...Until I rediscovered it today, and decided that it would make for good "Blog-fodder"!  (No gangster jokes, please!)     

So, from out of a past that, for whatever reason (choose your own), seems much more distant than it really is, we present... 

“Something Old, Something New, Something Borrowed, and Something ‘Blew’ by at Incredible Speed” … or, “It All Comes Out in the Walsh”! 

If the now-popular phrase “game changer” existed in late 1942, there’s no doubt it would apply to the coming of Bill Walsh as writer of Floyd Gottfredson’s Mickey Mouse newspaper strip continuities. 

Defying the apparent contradiction in terms, Walsh simultaneously takes us to “familiar places” and to those completely new.  “New places” applied particularly to subject matter, with many notions that were inconceivable just a few years earlier.   

His first tale, later given the “spoiler title” of “The Nazi Submarine”, is essentially a short, gag-oriented story of Mickey going undercover to bust a black market gasoline ring.  Where it leads, however, is a place where “no Mouse has gone before”, a confrontation with Nazis! 

Consider that our hero has vanquished villains of every stripe, from ordinary “egg-robbers”, to western bandits, mad scientists, and even crooked lawyers.  But, this was a new and universally feared type of evil now infiltrating the shores of Mouseton.   We’re hardly allowed recovery from the shock, before Bill Walsh ups the ante, in his epic second effort, by sending Mickey on an unprecedented “Secret Mission”. 

As our essay title suggests, “Mickey Mouse on a Secret Mission” is a nicely executed balancing act of “Something Old” and “Something New”, beginning with Mickey’s kidnapping.  The perpetrators of the abduction are eventually revealed as government agents who recruit the Mouse for a patriotic mission, mirroring 1936’s “Mickey Mouse Joins the Foreign Legion”. 

Other familiar beats include:  Mickey’s unsuccessfully donning a disguise to gather intel, as seen in “Mickey Mouse Outwits The Phantom Blot" (1939), and Mickey’s spirited midair melee with Peg Leg Pete from “Island in the Sky" (1936).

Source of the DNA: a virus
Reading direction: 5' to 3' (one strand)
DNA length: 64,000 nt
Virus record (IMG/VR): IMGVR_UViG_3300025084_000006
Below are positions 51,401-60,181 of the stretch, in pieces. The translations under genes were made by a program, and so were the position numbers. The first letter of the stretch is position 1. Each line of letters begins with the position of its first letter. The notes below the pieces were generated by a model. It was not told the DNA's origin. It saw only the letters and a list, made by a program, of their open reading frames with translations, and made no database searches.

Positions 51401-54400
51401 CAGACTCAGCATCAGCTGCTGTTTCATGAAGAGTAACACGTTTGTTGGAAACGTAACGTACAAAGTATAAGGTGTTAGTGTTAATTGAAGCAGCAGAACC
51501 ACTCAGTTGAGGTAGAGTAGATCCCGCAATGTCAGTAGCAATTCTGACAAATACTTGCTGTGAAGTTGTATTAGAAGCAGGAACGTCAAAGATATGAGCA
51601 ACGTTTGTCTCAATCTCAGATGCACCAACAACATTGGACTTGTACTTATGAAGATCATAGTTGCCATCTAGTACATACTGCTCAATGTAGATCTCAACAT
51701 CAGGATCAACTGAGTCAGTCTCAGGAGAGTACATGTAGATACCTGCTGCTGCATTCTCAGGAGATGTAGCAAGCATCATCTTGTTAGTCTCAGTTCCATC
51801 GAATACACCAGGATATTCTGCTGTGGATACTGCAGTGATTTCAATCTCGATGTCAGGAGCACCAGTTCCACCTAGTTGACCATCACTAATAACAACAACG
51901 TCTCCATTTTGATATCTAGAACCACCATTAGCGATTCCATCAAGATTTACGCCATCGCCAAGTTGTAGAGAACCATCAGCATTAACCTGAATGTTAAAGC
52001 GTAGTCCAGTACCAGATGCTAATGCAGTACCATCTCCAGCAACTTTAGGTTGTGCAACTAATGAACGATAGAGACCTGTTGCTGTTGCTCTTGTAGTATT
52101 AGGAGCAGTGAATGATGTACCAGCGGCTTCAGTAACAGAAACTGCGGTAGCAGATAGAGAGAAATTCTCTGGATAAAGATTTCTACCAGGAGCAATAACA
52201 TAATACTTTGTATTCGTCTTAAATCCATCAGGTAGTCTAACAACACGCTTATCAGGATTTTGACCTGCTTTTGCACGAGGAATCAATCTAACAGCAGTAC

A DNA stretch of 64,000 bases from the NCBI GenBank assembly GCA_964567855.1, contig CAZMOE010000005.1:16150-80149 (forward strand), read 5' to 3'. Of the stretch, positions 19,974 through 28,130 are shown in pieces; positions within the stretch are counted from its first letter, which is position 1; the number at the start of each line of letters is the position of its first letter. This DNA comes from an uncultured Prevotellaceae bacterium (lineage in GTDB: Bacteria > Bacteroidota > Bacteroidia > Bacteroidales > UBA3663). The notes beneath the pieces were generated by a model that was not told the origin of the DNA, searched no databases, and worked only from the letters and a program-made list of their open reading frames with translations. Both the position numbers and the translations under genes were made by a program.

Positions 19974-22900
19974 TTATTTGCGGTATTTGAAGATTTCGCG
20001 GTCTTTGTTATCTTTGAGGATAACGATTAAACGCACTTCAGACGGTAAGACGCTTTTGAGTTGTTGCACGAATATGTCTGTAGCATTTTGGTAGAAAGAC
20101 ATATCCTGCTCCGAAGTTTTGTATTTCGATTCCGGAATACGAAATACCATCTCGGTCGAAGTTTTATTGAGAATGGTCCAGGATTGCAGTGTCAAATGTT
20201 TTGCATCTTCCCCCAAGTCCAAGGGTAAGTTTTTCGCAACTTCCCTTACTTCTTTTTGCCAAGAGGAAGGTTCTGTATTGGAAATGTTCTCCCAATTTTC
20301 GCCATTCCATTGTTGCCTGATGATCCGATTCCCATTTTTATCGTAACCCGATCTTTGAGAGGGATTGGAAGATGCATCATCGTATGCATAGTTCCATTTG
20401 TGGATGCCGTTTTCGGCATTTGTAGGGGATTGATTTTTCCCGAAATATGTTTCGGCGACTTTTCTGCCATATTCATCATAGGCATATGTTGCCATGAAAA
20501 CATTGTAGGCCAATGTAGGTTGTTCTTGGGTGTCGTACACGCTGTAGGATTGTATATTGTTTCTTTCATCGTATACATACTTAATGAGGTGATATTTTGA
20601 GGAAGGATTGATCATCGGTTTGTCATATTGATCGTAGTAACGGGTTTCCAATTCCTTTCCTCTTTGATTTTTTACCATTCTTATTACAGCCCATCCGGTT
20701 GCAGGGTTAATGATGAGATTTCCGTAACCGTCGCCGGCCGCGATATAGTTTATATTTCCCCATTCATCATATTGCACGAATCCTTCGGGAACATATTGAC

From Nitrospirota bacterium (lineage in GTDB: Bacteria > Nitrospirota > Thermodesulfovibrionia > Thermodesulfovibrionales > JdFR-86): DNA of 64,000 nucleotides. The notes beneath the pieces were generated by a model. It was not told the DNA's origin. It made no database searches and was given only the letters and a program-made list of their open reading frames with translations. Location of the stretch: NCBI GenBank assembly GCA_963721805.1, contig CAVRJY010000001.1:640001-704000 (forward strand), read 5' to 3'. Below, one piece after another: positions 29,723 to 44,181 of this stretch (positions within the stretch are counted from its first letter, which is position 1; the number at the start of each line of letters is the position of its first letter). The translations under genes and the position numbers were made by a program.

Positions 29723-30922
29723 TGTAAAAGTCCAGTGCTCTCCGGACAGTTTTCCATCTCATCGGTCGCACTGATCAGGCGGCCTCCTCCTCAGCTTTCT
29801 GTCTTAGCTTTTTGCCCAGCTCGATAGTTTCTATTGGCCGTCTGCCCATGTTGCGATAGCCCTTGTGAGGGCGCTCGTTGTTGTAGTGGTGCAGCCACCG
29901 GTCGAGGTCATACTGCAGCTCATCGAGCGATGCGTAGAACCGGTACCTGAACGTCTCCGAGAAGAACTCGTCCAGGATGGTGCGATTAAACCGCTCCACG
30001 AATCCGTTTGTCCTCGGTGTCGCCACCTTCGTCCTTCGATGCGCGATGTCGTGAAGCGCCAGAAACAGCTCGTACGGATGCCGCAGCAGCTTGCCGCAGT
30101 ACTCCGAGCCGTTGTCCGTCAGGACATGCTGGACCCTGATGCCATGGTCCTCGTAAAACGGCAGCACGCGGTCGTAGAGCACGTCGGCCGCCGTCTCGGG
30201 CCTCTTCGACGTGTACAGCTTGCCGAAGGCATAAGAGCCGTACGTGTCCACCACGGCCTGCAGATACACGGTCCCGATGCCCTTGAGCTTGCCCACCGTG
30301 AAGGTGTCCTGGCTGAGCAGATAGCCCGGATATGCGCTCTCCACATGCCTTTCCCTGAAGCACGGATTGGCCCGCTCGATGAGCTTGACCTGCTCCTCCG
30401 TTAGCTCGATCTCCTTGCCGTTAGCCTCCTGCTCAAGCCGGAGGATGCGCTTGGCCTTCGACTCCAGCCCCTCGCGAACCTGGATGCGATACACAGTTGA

However, it is Walsh’s nice satirical twist on this “skirmish in the sky” that also places our story firmly into the “New” column, as Mickey’s modern combat techniques fall far short of his good old fashioned brawling, when it comes to giving Pete a pummeling. 

The “New” side of the ledger is also livened by Walsh’s use of sub-conscious or out-of-body selves for both Mickey and Pete, a heretofore never attempted “sideways vertical” panel in the strip of October 5 (which Western Publishing reformatted into an ACTUAL vertical panel for the reprint in WALT DISNEY’S COMICS AND STORIES # 48, 1944), and the story’s main focus: the super-plane known as “The Bat” – let alone Pete’s startling conversion from “garden variety thug” to Nazi spy. 

Since “something borrowed” (from prior Gottfredson continuities) is also “something old”, let’s advance to that “something that blew by”.

Walsh and Mickey use the super-speed and sheer power of The Bat to wreak havoc on the Nazi war machine with deftness of action usually reserved for animation.   As great a practitioner of the classic Disney style, within the “still” medium of the comic strip, as Floyd Gottfredson was, the non-stop comedic destruction brought on by The Bat seems to have “upped his game” all the more to keep pace with Walsh’s mile-a-minute mauling of our enemy’s vaunted might.   

If there is a minor criticism of “Mickey Mouse on a Secret Mission” to be made, it is in Walsh’s overall pacing.  The training and initial flight sequences, as humorous and entertaining as they were, played out over 23 strips, from July 29 thru August 24.  In stark contrast, Pete’s capture was accomplished in only ONE strip – and, in actuality, one PANEL.  Perhaps the front-loading of gags led to a forced and abrupt ending to Pete’s spy stint that moved even faster than did “The Bat”!

Not to worry, however, because Bill Walsh would “work it out”, and his seemingly-limitless imagination would introduce us to such memorable characters and concepts as Eega Beeva, The Rhyming Man, “The Lectro Box”, and “The World of Tomorrow”!  …I can’t wait to see it all unfold again! 
[END of Unused Text] 

...And "unfold" it most certainly did - making us all the merrier for it! 

For anyone who has the book pictured above (...And WHY WOULDN'T YOU?  It's great!), check out the text I *did* submit!  

If there's anything I learned from watching the great Irwin Allen's 1960s sci-fi TV shows, it's that "you never throw something away, if you can use it again"!  So, have a gander (not Gladstone) at the amount of material from this unused text that I repurposed for the published text on page 134.  

Sunday, November 3, 2019

Robot News: November 2019

This friendly face can mean only one thing... IT'S TIME FOR ROBOT NEWS!  

Courtesy of our great friend Achille Talon, as "Aristide Twain"...

...and Jerry Mathers as "The Beaver"!  

Before we recede any further back into 1960s TV, HERE IS THE LINK TO ROBOT NEWS!  

In the great Lost in Space Robot tradition, we must issue a WARNING (Danger! Danger!).


So, do not activate if you're at work, in close proximity to a sleeping baby, sleeping grizzly bear, or sleeping baby grizzly bear - or if you are directly beneath an outcrop of ice and snow that could become an avalanche!  Got it?  Affirmative!  

It's a YouTube play-list, so several installments of Robot News should play in sequence.  So, don't blow a gasket - or a power-pack - waiting for the latest installment!  Or, just skip-around once the play-list displays!

ENJOY, Will Robinson!